What Warren Buffett Can Teach Us About Time in the Market?

Over $100 billion later, some would venture to say that Warren Buffett is good at investing. One of the most impressive things about its success is that it didn’t require an unprecedented innovative strategy. His strategy is quite simple and he never hesitates to share it with the world: look for undervalued stocks and trust the power of time.

Time is king in investing

Warren Buffett is a huge preacher of a buy-and-hold investment strategy because he understands the power of time and compound income, calling it “an investor’s best friend.” Compound income occurs when the money you make from your investments starts making money on its own, and this is the phenomenon behind most people’s wealth. Imagine investing $1,000 and earning 10% annual interest. In the first year you will earn $100. If you reinvest the $100, you will now earn 10% on $1,100. The following year you will earn 10% on $1,210. And so on.

Someone is typing on a laptop.

Image source: Getty Images.

What people lack in money, they can make up for over time in investing thanks to compound earnings.

Let’s say you plan to retire at age 65 and start investing at age 40. If you invested $1,000 monthly and received an average of 8% annual return over 25 years, you would have accumulated over $877,000 even if you had only personally invested $300,000. If you started investing 10 years earlier at age 30, you would have over $2 million by age 65 while personally investing $420,000. Conversely, if you started 10 years later at age 50 and wanted to reach more than $877,000 by age 65, you would need to invest about $2,700 monthly.


The beauty of time in the stock market is that it often rewards consistency. For many investors, the best way to stay consistent is to use dollar cost averaging, investing on a regular basis regardless of stock prices. It can be every Monday, every 1st and 15th of the month, the last Wednesday of the month, or whatever your heart desires. Sometimes you buy when prices are high; sometimes you buy when prices are low. The most important thing is to stick to your schedule as it will keep you from timing the market.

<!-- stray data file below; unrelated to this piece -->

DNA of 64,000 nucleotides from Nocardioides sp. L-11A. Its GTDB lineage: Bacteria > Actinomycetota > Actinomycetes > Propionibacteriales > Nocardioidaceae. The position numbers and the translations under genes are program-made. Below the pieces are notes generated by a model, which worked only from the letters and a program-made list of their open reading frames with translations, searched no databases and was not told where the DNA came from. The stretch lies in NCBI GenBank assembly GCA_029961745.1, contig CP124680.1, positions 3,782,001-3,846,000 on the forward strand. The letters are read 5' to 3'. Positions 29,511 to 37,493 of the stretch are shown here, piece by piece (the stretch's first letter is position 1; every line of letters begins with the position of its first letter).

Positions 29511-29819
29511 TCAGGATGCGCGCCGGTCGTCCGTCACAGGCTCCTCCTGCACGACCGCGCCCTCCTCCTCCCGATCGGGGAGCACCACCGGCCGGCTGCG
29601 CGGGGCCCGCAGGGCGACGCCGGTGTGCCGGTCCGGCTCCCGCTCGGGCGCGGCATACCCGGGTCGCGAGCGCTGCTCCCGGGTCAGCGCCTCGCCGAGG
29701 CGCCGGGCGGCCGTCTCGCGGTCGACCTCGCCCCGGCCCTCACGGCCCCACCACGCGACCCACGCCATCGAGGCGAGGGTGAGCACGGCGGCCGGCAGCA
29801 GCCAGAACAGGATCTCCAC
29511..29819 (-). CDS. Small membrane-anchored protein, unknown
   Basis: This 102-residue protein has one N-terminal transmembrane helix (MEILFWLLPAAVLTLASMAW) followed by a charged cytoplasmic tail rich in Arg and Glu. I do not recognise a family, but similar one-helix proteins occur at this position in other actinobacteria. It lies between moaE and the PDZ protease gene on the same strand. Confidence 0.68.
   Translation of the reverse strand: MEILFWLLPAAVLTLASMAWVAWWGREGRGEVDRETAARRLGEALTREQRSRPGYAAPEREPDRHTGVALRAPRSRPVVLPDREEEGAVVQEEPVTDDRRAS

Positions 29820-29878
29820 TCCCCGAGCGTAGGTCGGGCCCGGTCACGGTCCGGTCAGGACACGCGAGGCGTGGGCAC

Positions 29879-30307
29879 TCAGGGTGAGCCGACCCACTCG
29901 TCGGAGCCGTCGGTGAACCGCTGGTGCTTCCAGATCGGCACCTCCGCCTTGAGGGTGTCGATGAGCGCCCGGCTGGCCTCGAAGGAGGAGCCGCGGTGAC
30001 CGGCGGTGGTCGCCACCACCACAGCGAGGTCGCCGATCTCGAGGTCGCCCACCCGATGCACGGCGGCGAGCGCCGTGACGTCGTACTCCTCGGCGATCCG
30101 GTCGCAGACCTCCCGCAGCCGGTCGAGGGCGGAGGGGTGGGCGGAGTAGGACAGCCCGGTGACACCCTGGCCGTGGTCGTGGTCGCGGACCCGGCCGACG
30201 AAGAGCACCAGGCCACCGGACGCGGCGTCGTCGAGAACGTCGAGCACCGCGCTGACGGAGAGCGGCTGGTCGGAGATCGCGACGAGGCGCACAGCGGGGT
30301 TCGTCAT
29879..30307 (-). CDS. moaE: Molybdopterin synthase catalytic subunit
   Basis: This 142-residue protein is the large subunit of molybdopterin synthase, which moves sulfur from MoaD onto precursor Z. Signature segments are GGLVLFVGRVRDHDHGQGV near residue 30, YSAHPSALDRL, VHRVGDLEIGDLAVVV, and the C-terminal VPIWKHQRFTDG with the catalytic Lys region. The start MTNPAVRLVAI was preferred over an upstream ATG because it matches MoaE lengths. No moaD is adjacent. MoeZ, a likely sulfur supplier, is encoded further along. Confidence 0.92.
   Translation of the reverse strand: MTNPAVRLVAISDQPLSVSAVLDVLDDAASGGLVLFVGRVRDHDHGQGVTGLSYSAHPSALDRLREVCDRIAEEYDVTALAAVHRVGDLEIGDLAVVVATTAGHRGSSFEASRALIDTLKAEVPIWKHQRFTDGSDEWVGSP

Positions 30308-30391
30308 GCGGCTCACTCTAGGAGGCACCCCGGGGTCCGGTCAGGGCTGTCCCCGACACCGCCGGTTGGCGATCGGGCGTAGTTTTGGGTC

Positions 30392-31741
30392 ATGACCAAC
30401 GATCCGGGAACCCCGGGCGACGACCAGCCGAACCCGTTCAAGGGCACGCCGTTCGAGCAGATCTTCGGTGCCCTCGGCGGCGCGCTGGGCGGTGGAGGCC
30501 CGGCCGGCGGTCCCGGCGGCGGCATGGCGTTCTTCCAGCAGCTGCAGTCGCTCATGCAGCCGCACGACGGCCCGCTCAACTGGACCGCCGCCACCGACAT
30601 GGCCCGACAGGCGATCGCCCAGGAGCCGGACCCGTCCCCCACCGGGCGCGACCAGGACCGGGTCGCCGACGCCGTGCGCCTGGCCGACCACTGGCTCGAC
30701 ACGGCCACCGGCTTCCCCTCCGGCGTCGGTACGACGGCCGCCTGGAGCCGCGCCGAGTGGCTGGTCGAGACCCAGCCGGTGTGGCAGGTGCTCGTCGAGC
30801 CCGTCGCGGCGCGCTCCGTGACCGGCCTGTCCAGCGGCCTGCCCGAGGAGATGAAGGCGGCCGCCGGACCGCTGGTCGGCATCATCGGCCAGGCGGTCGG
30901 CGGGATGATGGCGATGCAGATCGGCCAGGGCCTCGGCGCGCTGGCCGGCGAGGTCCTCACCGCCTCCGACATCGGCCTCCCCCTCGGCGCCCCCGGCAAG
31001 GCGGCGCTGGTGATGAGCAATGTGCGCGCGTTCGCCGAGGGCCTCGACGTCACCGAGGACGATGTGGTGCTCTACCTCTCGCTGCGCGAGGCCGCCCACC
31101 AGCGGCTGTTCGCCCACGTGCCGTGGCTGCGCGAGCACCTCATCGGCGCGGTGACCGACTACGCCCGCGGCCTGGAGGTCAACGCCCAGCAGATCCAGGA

It doesn’t have to be complicated or time consuming either. Buffett said it best: “If you enjoy working six to eight hours a week on investments, do it. If you don’t, it costs index funds on average dollars.”

Buffett has long preached that you don’t need a portfolio of hundreds of individual stocks or expensive mutual funds — you just have the S&P 500 (^GSPC 0.29%), which tracks the largest 500 public U.S. companies. With an average return of 10% over the long term, consistent investments in an S&P 500 index fund have historically proven to be one of the easiest ways to build wealth and retire.

There are no guarantees about the future performance of the S&P 500, but given the size of the companies and the sectors they cover, it is undoubtedly one of the better investments an investor can make. You get access to all 11 major sectors, blue chip stocks and dividend payouts.

The days are not always sunny

A big part of understanding the power of time in the stock market is understanding that it is not a linear process. Time is king in the long run, but the short run can be a rocky road. Since 2000, the S&P 500 has returned more than 190%, but during that time it has been anything but an easy path. The index has suffered losses in more than a quarter of those years:

  • 2000: -10.14%
  • 2001: -13.04%
  • 2002: -23.37%
  • 2008: -38.49%
  • 2015: -0.73%
  • 2018: -6.24%

When you invest in a stock, do so knowing that tough periods are not possible alone; they are very likely. Warren Buffett once said, “If you don’t think about owning a stock for 10 years, don’t even think about owning it for 10 minutes.” Unless something fundamental changes with a company or industry, don’t let short-term events distract you from your long-term goals. It often does more harm than good.

As a long-term investor, it doesn’t matter if a stock fluctuates from +20% to -20% in the short term. As long as it’s time to reap the rewards of your labor (preferably near retirement), it has and can provide the returns and value you need. Keep your eyes on the prize.

Add a Comment

Your email address will not be published.